3. All these conjectures, however, are preliminary to and as throwing light upon the more important question as to what is meant by the 'Pueblo Viejo de Cochiti,' mentioned in the petition as the northern boundary. Lucero apparently had been a soldier in the Spanish army, had taken part in putting down the rebellion of the Indians, and had a somewhat numerous family. Claimants' argument in this connection is that, by these words 'Pueblo Viejo de Cochiti,' must be understood a pueblo about seven miles to the northeast of the mesa of Cochiti, and commonly known as the 'Pueblo Viejo,' on the 'Potrero de las Vacas,'-the farm or mesa of the cows. It appears that when the Cochiti Indians, after being defeated by the Spaniards, retreated to the historical mesa of Cochiti, in the latter part of the seventeenth century, they built there the pueblo which has now, after the lapse of upwards of two centuries, become known as the 'Old Pueblo of Cochiti,' although at the time of the grant it was not in reality an old pueblo, having been burned by the Spaniards not much more than 30 years prior thereto. It is possible, however, that Lucero did not refer to this particular pueblo as the 'Old Pueblo of Cochiti,' since it appears from Prof. Bandelier's work upon Archaeological Investigations in the Southwest (part 2, p. 178) that the oldest ruins on the mesa of Cochiti are those of a prehistoric Queres pueblo, although the best preserved are those of the pueblo built after the year 1683, when the Indians retreated there, and abandoned April, 1694. In virtue of these older ruins the pueblo may well have acquired the name of the 'Old Pueblo of Cochiti,' without reference to the later ruin. We do not regard this as of any [167 U.S. 529, 540] decisive weight, however, as it does not take long for a deserted village or house to become known as 'the old house,' etc. It also appears that the Pueblo Viejo is of much greater antiquity than that of Cochiti, and at the time of the grant was a conspicuous object in Cochiti traditions, and so much venerated by the Indians in that vicinity as to be resorted to for religious or semi-religious purposes. This fact is the basis of the main argument for the claimants.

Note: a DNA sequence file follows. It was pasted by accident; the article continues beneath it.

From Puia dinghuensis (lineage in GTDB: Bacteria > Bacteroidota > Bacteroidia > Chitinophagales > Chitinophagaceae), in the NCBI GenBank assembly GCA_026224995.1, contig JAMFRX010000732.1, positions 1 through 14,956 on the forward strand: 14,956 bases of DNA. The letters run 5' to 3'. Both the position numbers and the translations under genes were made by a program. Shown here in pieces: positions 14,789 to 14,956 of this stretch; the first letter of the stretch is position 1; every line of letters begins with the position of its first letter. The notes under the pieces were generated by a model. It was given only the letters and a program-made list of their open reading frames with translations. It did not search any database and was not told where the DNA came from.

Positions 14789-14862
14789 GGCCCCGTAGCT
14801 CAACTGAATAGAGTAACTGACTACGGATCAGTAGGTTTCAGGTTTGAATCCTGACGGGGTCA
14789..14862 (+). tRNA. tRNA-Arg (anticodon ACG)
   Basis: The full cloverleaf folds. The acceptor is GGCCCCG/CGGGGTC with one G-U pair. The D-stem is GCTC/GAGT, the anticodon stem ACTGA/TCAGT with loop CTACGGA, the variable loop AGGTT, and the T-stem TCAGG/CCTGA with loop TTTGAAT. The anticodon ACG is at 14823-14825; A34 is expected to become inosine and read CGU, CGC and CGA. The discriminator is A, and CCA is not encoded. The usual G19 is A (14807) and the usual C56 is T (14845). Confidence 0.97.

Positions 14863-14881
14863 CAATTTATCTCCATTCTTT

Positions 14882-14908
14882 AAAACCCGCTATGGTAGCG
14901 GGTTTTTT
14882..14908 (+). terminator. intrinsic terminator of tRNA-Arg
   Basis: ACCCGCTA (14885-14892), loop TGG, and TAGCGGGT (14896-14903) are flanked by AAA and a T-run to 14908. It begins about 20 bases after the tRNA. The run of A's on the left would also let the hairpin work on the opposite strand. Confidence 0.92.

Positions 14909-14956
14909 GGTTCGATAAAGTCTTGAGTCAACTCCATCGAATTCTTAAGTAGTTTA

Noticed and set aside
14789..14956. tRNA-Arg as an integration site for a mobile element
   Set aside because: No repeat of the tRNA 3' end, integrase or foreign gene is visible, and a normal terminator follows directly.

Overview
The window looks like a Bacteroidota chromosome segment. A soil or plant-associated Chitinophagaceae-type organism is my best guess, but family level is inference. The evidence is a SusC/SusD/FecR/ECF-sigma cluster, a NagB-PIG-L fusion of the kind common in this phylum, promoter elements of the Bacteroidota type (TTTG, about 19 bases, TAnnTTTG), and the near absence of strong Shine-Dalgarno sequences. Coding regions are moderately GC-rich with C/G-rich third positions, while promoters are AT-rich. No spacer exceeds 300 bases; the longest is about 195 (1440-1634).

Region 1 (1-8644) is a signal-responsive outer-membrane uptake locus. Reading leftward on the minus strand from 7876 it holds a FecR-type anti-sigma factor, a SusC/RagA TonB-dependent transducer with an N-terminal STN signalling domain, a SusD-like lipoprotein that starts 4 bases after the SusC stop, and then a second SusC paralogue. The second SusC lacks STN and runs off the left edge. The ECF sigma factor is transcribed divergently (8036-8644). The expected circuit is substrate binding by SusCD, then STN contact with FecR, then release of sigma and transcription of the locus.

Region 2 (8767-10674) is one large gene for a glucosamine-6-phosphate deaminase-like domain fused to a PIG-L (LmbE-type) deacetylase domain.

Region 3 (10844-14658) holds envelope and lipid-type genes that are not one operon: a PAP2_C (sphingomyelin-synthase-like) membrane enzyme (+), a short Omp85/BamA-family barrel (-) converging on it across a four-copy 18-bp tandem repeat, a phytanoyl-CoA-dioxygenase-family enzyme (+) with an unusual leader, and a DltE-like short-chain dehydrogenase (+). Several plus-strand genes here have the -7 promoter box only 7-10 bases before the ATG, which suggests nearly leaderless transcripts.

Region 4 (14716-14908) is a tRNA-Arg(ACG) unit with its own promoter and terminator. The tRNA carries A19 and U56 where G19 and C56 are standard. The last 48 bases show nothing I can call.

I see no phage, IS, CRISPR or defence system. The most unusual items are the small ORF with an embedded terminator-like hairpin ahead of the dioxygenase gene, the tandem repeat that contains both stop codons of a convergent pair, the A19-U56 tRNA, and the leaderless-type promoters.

We have, however, carefully considered the testimony upon this point, and have come to the conclusion that, while the Pueblo Viejo may have been much the older of the two, it was never commonly known as the 'Pueblo Viejo de Cochiti,' and that while the southerly of the two pueblos was generally known as the 'Pueblo de Cochiti' it was also known as the 'Pueblo Viejo de Cochiti.'
4. The uncertainty regarding the western boundary arises from the blank in the description 'et poniente con ... de Xemes,'-'the west with ... of Jemez.' That a word is torn off is perfectly obvious from an inspection of the original document. That this word related to something connected with Jemez is equally evident. The claimants insist that these words must be explained by the context, the topography of the country, the customary adoption in royal grants of prominent natural objects, or conspicuous artificial objects, as landmarks, the significance of names used as descriptive of well-known places, and by the reasonable probabilities of the case. As the boundaries of this grant, like those of Spanish land grants generally, were fixed by such landmarks,-upon the east by a river; upon the north by a pueblo; upon the south by the lands of another pueblo,-it is natural to suppose that the western boundary was fixed, either by reference to a river, a canada, a pueblo, or a range of mountains (sierra), also a most common boundary. As the Jemez river is far to the westward of the sierra of that name, it is very improbable that this was intended. There was also an ancient Indian village or pueblo of that name, whose inhabitants did not belong to the Queres stock from which the Cochiti Indians sprang, and were in no respect affiliated with them. The [167 U.S. 529, 541] languages of the two communities were different. They could not even converse together, except in Spanish. The two villages of the two nations were quite distinct. Each inhabited, cultivated, pastured, and hunted over a district into which the other tribe did not intrude unless by favor; and the Jemez country, with its fields and mesas, streams and mountains, lay far to the west of the Cochiti country. The village occupied by the Indians of the Jemez was called the 'Pueblo de Jemez.' The river that flowed about its lands was called the 'Rio de Jemez,' and its ca non the 'Ca non of Jemez,' while the mountains adjacent were called the 'Sierra de Jemez.' As this sierra was the first natural object to which the name of 'Jemez' was affixed, lying to the westward of the mesa of Cochiti, we think the grant must have referred to that sierra; or, if there were more than one range of mountains known as the 'Sierra de Jemez,' then to the one most easterly. Perhaps this will not extend the grant beyond the mountains immediately west of the mesa.